The performativity of the body
Turbulent spaces in Greece
This article explores the “performativity of the body” (Butler, 2011) using ‘anarchic’ and ‘anti-authoritarian’ protests in Greece as empirical starting points. We analyze the ways in which bodies speak politically by producing spatial turbulence in interaction with other bodies, and the materiality of urban environments. In doing so, we seek to contribute to the expansion of linguistic landscape scholarship into what Peck and Stroud (2015) call corporeal sociolinguistics. Our analysis of platform events (supermarket expropriations, smashing of CCTV-cameras, inscriptions of urban surfaces) and confrontational encounters (bloc formations, “dous”) illustrates spatial and affective tactics through which bodies in movement contest economic and political arrangements by appropriating, re-configuring and re-signifying sections of urban spaces.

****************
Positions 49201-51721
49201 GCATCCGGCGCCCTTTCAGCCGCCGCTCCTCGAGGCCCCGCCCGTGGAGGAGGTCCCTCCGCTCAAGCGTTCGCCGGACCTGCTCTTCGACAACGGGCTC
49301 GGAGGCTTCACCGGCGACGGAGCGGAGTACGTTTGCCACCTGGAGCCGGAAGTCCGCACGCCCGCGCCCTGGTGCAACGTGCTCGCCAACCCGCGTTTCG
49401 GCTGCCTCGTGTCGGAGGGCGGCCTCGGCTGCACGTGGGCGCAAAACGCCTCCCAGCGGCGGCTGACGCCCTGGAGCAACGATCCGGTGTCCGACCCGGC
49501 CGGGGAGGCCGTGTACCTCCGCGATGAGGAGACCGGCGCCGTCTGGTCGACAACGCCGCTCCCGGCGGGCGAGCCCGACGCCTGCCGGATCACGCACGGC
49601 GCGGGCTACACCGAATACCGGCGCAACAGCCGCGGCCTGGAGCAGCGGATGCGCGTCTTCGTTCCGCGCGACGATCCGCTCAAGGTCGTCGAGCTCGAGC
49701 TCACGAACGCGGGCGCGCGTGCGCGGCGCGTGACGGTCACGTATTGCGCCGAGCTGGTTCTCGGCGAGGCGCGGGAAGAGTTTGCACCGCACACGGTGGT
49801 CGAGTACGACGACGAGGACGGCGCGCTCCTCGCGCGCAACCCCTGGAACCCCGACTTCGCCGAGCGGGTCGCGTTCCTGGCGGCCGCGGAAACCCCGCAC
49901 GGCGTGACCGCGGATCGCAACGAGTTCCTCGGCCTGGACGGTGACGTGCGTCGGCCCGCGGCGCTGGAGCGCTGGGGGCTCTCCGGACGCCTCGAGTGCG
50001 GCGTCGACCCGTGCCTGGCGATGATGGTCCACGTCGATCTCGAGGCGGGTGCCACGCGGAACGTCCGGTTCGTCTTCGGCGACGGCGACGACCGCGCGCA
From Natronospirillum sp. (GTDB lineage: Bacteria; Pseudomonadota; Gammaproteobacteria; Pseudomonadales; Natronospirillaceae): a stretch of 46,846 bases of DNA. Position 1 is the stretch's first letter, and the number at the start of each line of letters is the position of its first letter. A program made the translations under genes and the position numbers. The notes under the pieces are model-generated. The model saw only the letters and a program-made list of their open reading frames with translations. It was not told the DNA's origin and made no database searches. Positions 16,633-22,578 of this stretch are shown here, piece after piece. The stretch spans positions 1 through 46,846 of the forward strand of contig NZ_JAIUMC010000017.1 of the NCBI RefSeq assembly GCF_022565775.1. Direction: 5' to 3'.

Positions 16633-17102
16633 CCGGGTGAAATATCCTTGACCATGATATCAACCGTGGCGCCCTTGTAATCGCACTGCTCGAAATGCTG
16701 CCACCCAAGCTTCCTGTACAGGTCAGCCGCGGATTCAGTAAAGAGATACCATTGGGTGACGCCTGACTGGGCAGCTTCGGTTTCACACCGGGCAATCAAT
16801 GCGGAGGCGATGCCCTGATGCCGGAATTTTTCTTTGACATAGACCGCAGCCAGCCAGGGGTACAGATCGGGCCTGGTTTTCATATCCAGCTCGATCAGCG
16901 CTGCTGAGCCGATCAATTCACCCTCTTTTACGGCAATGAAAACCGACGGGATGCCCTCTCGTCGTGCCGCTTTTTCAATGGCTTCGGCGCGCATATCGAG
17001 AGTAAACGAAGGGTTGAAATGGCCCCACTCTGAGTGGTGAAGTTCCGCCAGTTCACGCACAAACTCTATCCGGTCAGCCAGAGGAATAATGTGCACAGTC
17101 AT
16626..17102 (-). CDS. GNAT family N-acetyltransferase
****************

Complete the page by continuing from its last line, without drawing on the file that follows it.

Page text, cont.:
Cited by other publications
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